Fags and hats

In 1952 (when I was ten), New Zealanders smoked more cigarettes per person than at any other time in our whole history.  Nearly all men smoked and most women.  The fact that smoking caused cancer and terrible respiratory diseases like asthma and emphysema was only just becoming widely known.

About the only public places that banned smoking were cinemas.  You could smoke nearly everywhere else;  at sports games, in bars and restaurants, and in most family homes.  There was no such thing as smoke free zones.

You can imagine the stinky smell.  Yuck.


I know it’s hard to believe, but, because smoking was everywhere, we didn’t really notice it at the time.  It was only years later, when smoking was banned in public places, that non-smokers started to notice the awful smell (and to demand even more smoke free areas).  Perhaps surprisingly, many smokers also started to appreciate the benefits.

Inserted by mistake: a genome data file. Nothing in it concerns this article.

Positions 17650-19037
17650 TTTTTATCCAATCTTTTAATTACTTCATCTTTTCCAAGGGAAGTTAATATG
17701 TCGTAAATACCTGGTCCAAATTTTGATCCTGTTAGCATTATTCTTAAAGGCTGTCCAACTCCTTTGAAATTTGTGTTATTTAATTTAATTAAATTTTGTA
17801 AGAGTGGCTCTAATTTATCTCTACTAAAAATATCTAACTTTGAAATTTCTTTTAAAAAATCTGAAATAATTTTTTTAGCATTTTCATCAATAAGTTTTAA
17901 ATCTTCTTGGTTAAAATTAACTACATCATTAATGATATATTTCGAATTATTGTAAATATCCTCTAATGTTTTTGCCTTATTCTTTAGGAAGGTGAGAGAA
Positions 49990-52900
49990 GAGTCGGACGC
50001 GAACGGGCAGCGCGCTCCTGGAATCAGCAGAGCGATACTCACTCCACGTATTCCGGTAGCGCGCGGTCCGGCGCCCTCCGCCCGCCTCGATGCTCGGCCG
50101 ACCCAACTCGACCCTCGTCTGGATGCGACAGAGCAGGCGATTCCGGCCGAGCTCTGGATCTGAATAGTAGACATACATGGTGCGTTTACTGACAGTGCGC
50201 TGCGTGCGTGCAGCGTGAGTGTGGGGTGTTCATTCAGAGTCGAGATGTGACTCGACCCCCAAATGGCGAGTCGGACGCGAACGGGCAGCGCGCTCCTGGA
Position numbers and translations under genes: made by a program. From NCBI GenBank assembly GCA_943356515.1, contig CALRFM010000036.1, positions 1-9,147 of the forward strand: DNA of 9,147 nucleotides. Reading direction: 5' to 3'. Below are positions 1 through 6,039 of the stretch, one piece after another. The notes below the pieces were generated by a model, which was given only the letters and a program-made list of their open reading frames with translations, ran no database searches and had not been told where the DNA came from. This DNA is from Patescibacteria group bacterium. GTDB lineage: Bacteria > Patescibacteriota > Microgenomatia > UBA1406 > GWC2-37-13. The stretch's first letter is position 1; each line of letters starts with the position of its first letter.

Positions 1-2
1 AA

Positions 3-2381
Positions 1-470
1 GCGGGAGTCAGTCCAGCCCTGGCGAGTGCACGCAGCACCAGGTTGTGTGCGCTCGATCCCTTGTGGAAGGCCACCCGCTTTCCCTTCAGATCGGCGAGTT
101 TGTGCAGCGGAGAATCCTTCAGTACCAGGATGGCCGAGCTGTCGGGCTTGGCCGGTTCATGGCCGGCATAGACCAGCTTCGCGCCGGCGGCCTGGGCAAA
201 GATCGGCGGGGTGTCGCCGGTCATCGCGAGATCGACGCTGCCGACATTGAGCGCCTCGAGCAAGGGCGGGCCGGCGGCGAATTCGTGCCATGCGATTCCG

Now, I’ve got an awful confession to make.  When Grandad Dale was ten, he and his friend Robin Hargraves decided they were going to smoke a cigarette.  Robin pinched one of his mother’s fags and off we went to smoke it.

But where could we go where we wouldn’t be seen?  Well, we had a small shed behind our house which was used for storing hay bales, to feed the cow.  So Robin and I went down there and stacked up some of the bales and made a secret cubby hole.  Then we crawled into this little space and lit the cigarette and smoked it.

Now, this was probably the second most stupid thing I ever did when I was a kid.  Hay bales are super dry and can catch fire really easily.  If there’d been even one spark when we lit up and smoked the cigarette, the hay would have caught fire and we would have been trapped inside.  Dumb, eh.

And, would you believe it, we didn’t even like the cigarette;  it tasted horrible and made us cough like mad.  They really do taste awful.


election-night-crowd-wearing-hatsAnother thing that was different in those days, was that men and women wore hats much more than they do now.  Have a look at this picture of a crowd in Wellington and you’ll see that practically everyone is wearing a hat (and a suit).

We’re much less formal nowadays.

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